With the growing number of Bitcoin transactions each day, miners tend to prioritize transactions with higher fees.  This issue has pushed users to pay overprized fees just to receive their funds. Some have even decided to switch to another altcoin with a lower transaction fee.

So has Bitcoin kept its promise of low transaction cost? No.

3| Decentralized Structure

The core innovation of Bitcoin is its decentralized structure. This means that the crypto coin has no central control, unlike fiat currencies. The Bitcoin network uses nodes to communicate with one user to another. This decentralized feature eliminates the risk of tampering, loss of data, and hacking. Plus, no third party will be involved in transacting through Bitcoin.

Fortunately, all throughout Bitcoin’s 10 years of existence, the Bitcoin network has kept its system decentralized. No one has taken central control of the platform, and users around the world has always had access to blockchain.

4| Worldwide Adoption

The developers of Bitcoin were aiming for the worldwide adoption of the cryptocurrency. This was a goal difficult to achieve, considering that there used to be a tight proportion of those who approved of this digital asset and those who did not.

Over the years, though, more and more people have come to know the benefits they would get from the cryptocurrency. Not surprisingly, Bitcoin already began to be used by many individuals from different countries. Included in the countries that now support Bitcoin are Australia and Canada.

In Australia, locals can pay using Bitcoin to travel and buy properties.  In Canada, after the Governor General gave consent to Bill C-31 that formally allows the use of virtual currencies in 2014, the number of Bitcoin-accepting blockchain start-ups in the country increased. Among these start-ups were Paycase Financial Corp., Coinsquare Ltd, and Crypto Consultant.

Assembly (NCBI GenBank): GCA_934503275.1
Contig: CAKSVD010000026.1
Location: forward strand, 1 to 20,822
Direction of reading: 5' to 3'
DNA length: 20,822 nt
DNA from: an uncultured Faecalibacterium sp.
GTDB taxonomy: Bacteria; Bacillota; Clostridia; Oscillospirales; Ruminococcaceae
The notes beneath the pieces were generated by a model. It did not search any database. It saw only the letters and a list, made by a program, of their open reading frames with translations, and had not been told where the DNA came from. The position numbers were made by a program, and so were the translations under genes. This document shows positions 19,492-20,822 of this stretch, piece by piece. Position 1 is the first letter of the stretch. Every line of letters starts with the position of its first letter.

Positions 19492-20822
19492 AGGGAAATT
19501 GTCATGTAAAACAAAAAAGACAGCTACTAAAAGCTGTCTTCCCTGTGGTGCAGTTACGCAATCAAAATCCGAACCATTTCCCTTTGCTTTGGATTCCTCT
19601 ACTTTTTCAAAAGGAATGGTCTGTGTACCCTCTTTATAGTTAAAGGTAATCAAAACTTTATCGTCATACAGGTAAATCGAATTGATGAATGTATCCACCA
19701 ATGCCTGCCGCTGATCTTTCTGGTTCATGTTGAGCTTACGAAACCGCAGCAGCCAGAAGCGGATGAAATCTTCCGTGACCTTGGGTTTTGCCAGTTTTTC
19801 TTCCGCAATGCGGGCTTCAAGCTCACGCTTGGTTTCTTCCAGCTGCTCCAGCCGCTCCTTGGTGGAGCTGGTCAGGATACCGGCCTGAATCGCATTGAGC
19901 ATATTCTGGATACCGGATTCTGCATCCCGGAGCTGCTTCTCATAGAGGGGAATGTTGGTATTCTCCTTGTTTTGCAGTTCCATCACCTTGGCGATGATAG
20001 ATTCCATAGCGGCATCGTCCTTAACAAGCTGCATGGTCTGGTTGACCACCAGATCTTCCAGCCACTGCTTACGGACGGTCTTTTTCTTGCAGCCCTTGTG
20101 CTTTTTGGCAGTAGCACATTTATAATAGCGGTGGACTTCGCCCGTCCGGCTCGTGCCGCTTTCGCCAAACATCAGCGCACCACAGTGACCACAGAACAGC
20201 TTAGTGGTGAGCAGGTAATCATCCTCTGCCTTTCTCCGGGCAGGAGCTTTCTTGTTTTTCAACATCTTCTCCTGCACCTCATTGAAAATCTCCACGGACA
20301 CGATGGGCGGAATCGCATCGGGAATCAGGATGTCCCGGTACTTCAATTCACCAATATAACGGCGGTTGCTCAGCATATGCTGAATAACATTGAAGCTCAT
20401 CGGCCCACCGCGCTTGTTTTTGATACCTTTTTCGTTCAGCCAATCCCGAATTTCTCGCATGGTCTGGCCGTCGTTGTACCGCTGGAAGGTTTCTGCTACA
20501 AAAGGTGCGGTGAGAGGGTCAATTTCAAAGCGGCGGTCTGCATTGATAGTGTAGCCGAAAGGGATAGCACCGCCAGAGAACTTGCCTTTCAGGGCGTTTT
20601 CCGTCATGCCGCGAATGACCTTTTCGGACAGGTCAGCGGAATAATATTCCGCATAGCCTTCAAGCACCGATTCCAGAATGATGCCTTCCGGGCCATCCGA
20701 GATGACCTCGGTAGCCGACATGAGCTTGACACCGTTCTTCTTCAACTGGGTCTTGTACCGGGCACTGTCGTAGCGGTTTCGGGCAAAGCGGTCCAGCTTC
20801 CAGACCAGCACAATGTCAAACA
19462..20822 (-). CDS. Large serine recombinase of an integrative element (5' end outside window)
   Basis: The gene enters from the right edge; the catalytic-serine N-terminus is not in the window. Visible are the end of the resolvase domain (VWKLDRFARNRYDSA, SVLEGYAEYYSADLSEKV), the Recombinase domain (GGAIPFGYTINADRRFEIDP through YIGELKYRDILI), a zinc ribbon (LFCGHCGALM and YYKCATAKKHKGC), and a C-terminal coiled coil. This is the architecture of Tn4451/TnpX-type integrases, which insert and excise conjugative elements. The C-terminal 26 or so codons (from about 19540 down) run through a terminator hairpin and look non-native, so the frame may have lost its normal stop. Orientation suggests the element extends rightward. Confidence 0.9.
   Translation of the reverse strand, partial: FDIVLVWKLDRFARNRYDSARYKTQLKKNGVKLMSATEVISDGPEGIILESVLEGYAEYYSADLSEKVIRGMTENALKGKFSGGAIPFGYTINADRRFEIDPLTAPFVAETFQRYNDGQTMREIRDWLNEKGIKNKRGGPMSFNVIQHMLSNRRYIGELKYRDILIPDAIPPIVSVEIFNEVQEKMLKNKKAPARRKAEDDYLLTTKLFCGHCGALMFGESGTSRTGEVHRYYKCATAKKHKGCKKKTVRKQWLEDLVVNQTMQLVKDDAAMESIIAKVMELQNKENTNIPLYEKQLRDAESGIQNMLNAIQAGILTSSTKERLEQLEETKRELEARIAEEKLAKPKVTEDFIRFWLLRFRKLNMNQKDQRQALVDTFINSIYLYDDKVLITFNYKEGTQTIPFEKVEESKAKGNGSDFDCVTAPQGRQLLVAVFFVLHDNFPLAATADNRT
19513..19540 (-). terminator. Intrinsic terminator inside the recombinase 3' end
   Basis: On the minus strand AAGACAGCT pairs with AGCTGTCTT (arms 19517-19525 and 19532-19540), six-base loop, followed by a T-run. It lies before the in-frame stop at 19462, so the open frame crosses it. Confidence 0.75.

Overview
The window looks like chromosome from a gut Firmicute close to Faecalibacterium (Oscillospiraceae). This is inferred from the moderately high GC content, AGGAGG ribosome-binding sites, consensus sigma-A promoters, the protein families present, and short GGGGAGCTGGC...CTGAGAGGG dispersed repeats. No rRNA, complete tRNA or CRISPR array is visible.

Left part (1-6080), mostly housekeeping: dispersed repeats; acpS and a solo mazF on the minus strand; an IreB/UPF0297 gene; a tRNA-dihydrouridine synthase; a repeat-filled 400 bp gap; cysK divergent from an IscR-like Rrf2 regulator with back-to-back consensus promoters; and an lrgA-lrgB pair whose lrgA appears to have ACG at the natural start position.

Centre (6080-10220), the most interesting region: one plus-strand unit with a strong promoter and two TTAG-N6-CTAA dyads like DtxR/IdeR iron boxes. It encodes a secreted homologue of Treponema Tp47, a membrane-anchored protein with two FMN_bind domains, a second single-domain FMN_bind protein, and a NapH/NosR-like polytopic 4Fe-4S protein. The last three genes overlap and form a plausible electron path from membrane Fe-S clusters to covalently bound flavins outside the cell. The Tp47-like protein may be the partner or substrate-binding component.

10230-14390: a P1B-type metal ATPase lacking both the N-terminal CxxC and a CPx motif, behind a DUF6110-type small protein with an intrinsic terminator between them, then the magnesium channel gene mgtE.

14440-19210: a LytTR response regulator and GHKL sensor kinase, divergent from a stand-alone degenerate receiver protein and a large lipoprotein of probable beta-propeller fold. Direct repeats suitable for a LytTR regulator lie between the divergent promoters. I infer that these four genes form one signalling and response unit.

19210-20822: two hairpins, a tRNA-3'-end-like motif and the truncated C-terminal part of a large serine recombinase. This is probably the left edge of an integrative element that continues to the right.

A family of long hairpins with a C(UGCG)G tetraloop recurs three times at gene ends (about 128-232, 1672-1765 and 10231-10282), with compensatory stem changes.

Other countries that are now considered Bitcoin-friendly are Switzerland, United Kingdom, Denmark, Portugal, Germany, the Netherlands, Finland, and Malta. This was according to the analysis published by Blockchain and Bitcoin Conference Switzerland.

On the other hand, there are still jurisdictions that strictly prohibit the use of any cryptocurrency. Some of these are Afghanistan, Qatar, and Bangladesh. Having a dominantly Muslim population, these countries argue that the coin is “not compatible with Islam” and that the coin could harm their citizens. Bangladesh even has a Foreign Currency Control Act and Money Laundering Control Act for Bitcoin.

But considering that Bitcoin is now widely used across continents, it will not be wrong to say that the digital asset has already achieved worldwide adoption.

Among all the four promises above, only decentralized structure and worldwide adoption were kept by Bitcoin. Fast and low-cost peer-to-peer transactions were provided in the first few years from the coin’s launch, but these were never sustained. Now, Bitcoin transfers take more time and charge bigger.

As a result, many altcoins surfaced, promising better features that users wish the first cryptocurrency had. But even if many users switched to altcoins, Bitcoin still remains as the highest-priced virtual currency. This is why a lot still kept faithful to this cryptocurrency, thinking it will never be toppled in value by any other digital asset.